The central point was whether a local education authority has a minimum legal obligation to provide all children with an effective education, taking account of their special needs and regardless of the demands that this has on resources.

The claimant, now aged 21, is severely autistic, and had very significant learning difficulties. In 2001, when he was aged 12, teachers at the special school which he attended expressed concern about his behaviour and the school’s ability to deal with him. He ceased to attend the school when his parents were asked not to bring him in for health and safety reasons.

The intention was that he should receive an urgent residential medical assessment for his needs but this was delayed until September 2002.

Meanwhile A was sent work to do with his parents at home and he was provided with some weekly speech and language therapy sessions. He was not provided with a tutor who was trained in dealing with children with his degree of needs. The assessment eventually took place in September 2002, recommending that A should receive residential education. A residential school placement could not be found until the end of July 2003. When the placement began, things improved for A, and he received appropriate education.

A, relying on A2P1,sought damages from Essex County Council arguing that, between the period January 2002 to July 2003, his right to education was infringed.

The central question was: does A2P1 impose a minimum obligation to provide a child with an education that is effective having regard to his special needs, regardless of the demands that this makes on resources? A argued that it does, and that for the 18 months he was denied this right, because his special needs were not met.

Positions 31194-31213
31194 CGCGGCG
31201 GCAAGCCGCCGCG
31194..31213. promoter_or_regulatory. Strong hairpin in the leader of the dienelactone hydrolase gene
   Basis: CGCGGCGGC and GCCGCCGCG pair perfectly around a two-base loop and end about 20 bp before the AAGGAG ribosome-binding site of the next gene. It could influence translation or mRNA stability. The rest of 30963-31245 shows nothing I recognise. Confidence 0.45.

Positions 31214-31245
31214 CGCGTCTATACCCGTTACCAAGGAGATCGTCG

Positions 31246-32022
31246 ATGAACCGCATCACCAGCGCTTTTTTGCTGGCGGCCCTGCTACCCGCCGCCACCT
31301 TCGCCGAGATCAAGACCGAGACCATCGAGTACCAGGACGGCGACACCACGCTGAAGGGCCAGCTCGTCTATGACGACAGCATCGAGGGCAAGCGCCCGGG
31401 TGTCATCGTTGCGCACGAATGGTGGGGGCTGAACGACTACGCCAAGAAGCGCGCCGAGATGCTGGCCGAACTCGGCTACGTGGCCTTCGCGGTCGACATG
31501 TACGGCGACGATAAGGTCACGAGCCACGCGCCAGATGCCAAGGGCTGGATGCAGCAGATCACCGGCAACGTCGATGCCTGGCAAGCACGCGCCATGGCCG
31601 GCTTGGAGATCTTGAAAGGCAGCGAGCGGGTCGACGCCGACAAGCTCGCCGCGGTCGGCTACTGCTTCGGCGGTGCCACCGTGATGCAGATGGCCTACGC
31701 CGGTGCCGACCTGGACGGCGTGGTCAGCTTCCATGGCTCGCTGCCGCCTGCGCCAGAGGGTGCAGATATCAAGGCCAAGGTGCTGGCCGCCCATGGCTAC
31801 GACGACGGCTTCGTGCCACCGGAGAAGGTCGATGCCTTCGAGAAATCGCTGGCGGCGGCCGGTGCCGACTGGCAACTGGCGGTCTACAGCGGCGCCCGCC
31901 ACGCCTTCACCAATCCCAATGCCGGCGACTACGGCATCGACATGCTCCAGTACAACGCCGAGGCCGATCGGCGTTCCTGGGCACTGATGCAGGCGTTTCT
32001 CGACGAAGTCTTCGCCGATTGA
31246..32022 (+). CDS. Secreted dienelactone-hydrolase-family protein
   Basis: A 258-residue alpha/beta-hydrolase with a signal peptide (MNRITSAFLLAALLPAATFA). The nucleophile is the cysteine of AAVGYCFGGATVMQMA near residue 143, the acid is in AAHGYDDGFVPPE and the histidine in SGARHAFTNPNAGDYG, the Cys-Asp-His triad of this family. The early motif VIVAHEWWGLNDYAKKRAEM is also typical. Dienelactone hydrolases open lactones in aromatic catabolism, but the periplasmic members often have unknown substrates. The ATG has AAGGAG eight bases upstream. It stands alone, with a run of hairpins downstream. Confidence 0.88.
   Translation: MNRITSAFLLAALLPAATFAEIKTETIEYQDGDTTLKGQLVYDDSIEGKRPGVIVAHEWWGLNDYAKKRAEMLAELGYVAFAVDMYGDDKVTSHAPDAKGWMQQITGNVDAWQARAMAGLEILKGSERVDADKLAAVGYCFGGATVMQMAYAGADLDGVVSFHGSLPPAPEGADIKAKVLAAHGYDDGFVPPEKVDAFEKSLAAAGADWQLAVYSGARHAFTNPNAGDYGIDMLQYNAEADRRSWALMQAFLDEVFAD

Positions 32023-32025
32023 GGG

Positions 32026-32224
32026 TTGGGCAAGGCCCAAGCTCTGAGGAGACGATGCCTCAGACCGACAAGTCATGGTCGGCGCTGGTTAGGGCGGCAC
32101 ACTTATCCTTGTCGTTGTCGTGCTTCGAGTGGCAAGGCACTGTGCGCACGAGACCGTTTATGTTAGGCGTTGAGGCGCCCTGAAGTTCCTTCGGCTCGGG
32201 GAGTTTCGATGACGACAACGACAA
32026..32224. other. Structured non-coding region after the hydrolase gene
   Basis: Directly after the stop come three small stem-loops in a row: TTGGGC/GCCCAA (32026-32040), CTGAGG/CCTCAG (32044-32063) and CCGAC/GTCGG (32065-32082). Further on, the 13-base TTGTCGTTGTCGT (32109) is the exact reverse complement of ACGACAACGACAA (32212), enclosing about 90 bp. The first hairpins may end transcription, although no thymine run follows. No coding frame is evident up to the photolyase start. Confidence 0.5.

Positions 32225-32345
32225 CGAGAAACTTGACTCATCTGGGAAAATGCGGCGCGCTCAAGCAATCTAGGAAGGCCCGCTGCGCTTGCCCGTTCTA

A also argued that A2P1 entitled him to such facilities as were available in the 18 month period, even if these were not adequate to meet his special needs, and that there had been a failure to provide these.

The Supreme Court dismissed the appeal by the following steps:-

(1) A majority (Lords Clarke, Phillips and Brown) held that it was not arguable that A2P1 gave A an absolute right to education that met his special needs during the 18 months. The time taken to find a school that met these needs was attributable to limitation of resources. Even if the delay had been attributable in part to administrative shortcomings, this would not have amounted to a breach of A2P1.

(2) On the alternative argument, a different majority (Lord Phillips, Lady Hale and Lord Kerr) held that

A might have been able to establish a breach of A2P1 at trial in the form of a failure to provide

educational facilities that were available but …

(3) … a majority (Lord Phillips, Brown, Kerr and Clarke) held that it was not “equitable” (HRA, s 7(5)(b)) to extend the one year limitation period.

As Lord Clarke said (paragraph 49), quoting Lord Clyde in Brown v Stott [2003] 1 AC 681 at 727 F, the Convention “is dealing with the realities of life and it is not to be applied in ways which run counter to reason and common sense.”

But note Baroness Hale, leaving the door open for future developments at paragraph 96:-

“We are asked to decide whether Article 2 of Protocol 1 guarantees a child an absolute minimum standard of education and, if so, how this is to be measured. My answer is that we have been referred to no authority in Strasbourg which has met this question head-on. We cannot therefore be clear that the answer is “yes”; but equally we cannot be clear that the answer is “no”.”

And note, too, Baroness Hale referring (para 106) to the fact that there was no claim based on Art 14 and A2P1 (i.e. discrimination in the provision of education against children with special needs.

Peter Oldham QC